Hossegor

Architecture

Hossegor - a personality, a style, an identity

Between the two wars splendid villas were built all over Hossegor, on the sea front, on the lakeside, along the golf course…The seaside resort stands out for the unity and originality of an unknown style. The Basco-landaise house is a mixture of Art Deco influences that are sometimes hispanic and underline the identity of the town. Hossegor came on the scene after the wave of spas and seaside resorts and, while inheriting a certain number of their characteristics, soon became the workshop for visionary architects who reconciled modern techniques and regional inspiration, thus inventing a new style.

The Labourdine style houses one can see in the Basque countryside have been transposed and, with additional architectural influences from les Landes, have been adapted to the way of life of a seaside resort. This unequal synthesis gave birth to the Basco-Landais style favoured by a number of remarkable architects such as Henri Godbarge, Louis Lagrange, Louis et Benjamin Gomez, Léon Cuzol, Jean Prunetti, Albert Pomade... brought together by Alfred Eluère (developer then mayor of the town) to build the garden-city. "There's no doubt", affirms Maxime Leroy in the preface to his book Villas d'Hossegor (1933), "Hossegor owes its second success to these architects, the first going by right to the writers who came here around 1900".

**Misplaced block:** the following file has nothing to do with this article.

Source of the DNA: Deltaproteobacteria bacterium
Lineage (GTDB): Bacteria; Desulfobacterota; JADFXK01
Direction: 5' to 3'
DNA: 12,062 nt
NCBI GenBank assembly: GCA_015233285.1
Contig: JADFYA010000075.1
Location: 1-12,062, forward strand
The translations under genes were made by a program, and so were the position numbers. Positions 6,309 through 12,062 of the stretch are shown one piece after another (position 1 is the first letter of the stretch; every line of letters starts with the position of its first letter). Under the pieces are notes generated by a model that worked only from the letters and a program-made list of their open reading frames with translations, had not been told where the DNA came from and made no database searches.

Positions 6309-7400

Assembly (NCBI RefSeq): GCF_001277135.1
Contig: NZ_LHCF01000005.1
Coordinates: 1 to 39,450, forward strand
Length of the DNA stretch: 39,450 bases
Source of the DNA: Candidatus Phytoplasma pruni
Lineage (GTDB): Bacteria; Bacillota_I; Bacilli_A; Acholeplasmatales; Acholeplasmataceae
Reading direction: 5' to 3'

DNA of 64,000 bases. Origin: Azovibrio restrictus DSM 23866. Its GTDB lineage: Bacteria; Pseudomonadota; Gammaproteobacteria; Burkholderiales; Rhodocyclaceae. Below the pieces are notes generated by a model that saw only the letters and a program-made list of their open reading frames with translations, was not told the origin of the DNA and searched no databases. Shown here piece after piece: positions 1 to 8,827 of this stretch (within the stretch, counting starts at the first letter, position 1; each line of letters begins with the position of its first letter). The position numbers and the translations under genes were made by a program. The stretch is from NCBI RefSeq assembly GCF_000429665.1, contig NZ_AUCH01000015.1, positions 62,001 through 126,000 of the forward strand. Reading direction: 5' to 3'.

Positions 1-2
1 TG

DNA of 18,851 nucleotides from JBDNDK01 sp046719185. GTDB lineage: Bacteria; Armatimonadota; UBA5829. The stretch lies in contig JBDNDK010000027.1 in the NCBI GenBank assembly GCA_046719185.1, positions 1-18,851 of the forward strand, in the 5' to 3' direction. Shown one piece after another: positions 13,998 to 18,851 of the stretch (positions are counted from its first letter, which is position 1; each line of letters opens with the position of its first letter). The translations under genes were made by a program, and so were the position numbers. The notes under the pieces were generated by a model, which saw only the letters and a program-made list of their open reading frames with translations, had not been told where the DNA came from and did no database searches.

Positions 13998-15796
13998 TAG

Henri Godbarge, the theoretician of the basco-landais style, and in collaboration with the Gomez brothers, designed the Hotel du Lac and the Sporting casino. This latter is now classified a Historic Monument and is an example of the use of the basco-landais style when applied to large buildings.
The same can be said for the clubhouse - once the porter's lodge - signed by the Gomez brothers , and for which the arts pavilion built for the fifteenth regional fair in Hossegor in 1927 was rebuilt.